Dad

Teaching Kids to Ride a Bike is No Easy Task

For my son, N’s 6th birthday, I bought him a shiny, new bike. It was fully decked out with handbrakes, racing wheels, and a modern silver paint scheme.

I was thrilled at the notion of N’s having scores of adventures on his bike, just as I did when I was a child. For me, riding a bike meant freedom. I rode all through the streets of Houston and explored new neighborhoods. There was nowhere that my bike couldn’t take me. I knew that N would feel the same way and I couldn’t wait to see the excitement on his face when he saw his birthday present.

I rolled the bike off the rack and parked it right in front of him.

“Happy birthday, son,” I declared.

He looked at me with a confused look on his face.

“Um, thanks Daddy,” he said. “But where is my actual birthday gift?”

At that moment, I knew that teaching N how to ride his bike would be no easy task.

The Bike Collects Dust in the Garage

Over the next few months, N expressed absolutely no desire to ride his bike. He was content to ride his scooter or run alongside his sister while she rode her bike.

I didn’t want to press him because my experience with teaching my daughter to ride her bike taught me that parental coercion is not an effective teaching method. Instead, I told him stories of how much fun it will be when we can go for a family bike ride. N is a social child and loves family activities. He didn’t want his lack of riding skills to exclude him from the family fun.

The Undersized Bike Approach

N was not happy about having to ride his sisters old bike

Although I used the traditional “hold the seat and run along side the bike” method to teach my daughter how to ride, I decided to use Sheldon Brown’s “The Undersized Bike Approach” to teach N.

I removed the pedals from my daughter’s old bike and placed N in the saddle. He was able to sit comfortably with his knees bent and his feet firmly planted on the ground. I told him to pretend that the bike was his scooter and push off with his feet to propel the bike. This method taught N to master basic balancing without having to worry about pedaling or falling down.

Yoda Saves the Day

When he could consistently balance the bike, I reattached the pedals and reverted to the “run and hold” method. This part of the lesson lasted all of five minutes before the yelling and crying began. After he stopped yelling and I stopped crying, we sat under the tree in our front yard to take a break.

I knew that I had to help him get past the fear and uncertainty so I slid next to him and placed my arm around his shoulder.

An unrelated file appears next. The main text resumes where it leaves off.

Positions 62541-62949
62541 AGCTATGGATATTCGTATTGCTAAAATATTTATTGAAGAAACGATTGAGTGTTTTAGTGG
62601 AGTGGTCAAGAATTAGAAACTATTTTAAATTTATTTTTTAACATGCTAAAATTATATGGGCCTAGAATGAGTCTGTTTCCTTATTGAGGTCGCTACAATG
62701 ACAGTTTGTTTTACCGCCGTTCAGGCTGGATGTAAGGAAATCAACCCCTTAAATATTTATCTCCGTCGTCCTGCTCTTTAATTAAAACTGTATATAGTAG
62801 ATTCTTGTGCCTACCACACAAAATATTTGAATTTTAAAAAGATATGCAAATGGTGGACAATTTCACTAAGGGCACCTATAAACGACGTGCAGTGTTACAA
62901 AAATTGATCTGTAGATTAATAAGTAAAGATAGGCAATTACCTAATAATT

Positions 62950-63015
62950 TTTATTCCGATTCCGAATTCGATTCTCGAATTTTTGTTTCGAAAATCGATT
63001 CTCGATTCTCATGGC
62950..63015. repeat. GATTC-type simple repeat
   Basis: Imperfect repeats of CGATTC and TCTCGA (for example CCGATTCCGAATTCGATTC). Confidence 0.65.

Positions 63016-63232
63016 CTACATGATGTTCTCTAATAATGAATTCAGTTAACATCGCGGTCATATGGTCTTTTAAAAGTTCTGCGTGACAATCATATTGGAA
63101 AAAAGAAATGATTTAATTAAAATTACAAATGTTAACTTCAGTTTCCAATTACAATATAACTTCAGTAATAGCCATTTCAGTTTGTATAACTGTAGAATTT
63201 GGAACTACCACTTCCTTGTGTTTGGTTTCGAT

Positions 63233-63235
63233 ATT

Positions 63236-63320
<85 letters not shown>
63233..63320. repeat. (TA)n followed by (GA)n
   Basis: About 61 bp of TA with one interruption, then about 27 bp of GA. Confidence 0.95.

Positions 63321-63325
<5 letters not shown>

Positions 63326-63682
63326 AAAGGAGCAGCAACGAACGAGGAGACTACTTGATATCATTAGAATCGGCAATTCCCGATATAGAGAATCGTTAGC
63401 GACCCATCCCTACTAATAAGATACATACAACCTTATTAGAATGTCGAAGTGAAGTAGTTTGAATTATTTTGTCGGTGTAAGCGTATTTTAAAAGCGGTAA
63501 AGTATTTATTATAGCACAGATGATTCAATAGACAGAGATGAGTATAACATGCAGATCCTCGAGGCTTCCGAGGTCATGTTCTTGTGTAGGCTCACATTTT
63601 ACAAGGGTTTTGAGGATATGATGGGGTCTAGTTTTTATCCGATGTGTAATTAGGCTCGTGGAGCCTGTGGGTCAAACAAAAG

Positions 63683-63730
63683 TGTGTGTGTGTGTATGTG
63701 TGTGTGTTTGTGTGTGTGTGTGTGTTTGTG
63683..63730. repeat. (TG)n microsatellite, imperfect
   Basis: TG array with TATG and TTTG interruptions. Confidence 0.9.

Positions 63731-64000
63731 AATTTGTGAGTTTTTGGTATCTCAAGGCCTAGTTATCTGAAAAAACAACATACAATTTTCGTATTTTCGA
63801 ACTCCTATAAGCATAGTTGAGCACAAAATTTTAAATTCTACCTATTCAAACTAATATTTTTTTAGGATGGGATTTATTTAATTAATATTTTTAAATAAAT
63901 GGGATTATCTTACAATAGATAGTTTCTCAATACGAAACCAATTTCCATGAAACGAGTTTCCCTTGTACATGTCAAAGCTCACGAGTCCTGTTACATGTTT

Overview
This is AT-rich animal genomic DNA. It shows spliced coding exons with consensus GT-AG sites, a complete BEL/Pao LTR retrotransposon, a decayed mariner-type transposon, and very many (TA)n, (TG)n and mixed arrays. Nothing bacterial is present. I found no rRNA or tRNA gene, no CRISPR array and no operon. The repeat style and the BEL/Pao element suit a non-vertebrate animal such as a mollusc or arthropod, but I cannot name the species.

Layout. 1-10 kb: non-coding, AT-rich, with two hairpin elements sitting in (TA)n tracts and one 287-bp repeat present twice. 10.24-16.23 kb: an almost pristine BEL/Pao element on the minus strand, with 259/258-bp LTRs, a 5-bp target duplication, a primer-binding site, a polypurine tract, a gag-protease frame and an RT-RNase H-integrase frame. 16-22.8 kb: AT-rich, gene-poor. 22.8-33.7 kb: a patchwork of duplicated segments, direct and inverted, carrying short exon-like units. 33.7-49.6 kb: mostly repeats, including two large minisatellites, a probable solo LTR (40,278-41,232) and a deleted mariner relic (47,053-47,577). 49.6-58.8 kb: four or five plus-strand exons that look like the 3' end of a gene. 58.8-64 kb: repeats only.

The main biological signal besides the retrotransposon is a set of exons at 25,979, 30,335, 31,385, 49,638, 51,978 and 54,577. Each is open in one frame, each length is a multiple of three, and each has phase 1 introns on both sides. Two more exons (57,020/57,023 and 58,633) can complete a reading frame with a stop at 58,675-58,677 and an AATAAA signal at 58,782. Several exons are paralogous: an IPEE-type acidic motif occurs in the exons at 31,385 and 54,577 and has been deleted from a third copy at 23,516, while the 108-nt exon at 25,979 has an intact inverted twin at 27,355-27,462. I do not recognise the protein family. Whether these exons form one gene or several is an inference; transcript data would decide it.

“N,” I said in a gentle voice. “I understand that riding a bike is a new experience and that you’re afraid.” He looked at me tentatively and nodded his head.

“I know how you feel because I was afraid when I was your age and was first learning how to ride my bike,” I continued.

“Really, Daddy,” he said. “You were scared to ride your bike?”

“Of course I was,” I said. “It’s only natural to be afraid. I didn’t want to fall off the bike and hurt myself.”

“That’s what I’m afraid of,” he said.

“Falling off the bike is a natural part of learning,” I said. “If you fall I will pick you up and place you back on the bike. Daddy’s here for you, son. You don’t have to be afraid.”

“Okay, Daddy,” he said.

“Daddy’s going to be so proud to watch you ride your bike around the cul-de-sac,” I said.

“You will?” He asked.

“Of course, I will,” I said. “Now let’s ride that bike.”

“Okay,” he said. “I’ll try.”

“Do or do not. There is no try,” I said imparting some Yoda wisdom. “Let me hear you hear you say it like you mean it.”

“I’m going to ride my bike, Daddy,” he said confidently.

“That’s my boy,” I said as I gave him a huge bear hug.

After a few more attempts, N finally got the hang of it. I gave him one final push and watched as he pedaled down the street by himself. He eventually crashed on the sidewalk because he still hadn’t learned how to stop. But this time, he picked up the bike and got back in the saddle without even a whimper.

When I arrived on the scene, he was raring to take another spin. Before I could give him another push, he tapped me on the shoulder.

“Daddy,” he said.

“Yes, son,” I replied.

“You’re the best bike teacher ever!”

These are the moments that make fatherhood such a joy.

Stay strong,

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Question: Do you have any tips to help parents teach their kids to ride a bike?

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About author

Frederick J. Goodall

Frederick J. Goodall is the founder of Mocha Dad - a parenting website focused on fatherhood. He is passionate about parenting and helping men to be great dads, husbands, and role models. You can contact him at fjgoodall@mochadad.com or on Twitter at http://www.twitter.com/mochadad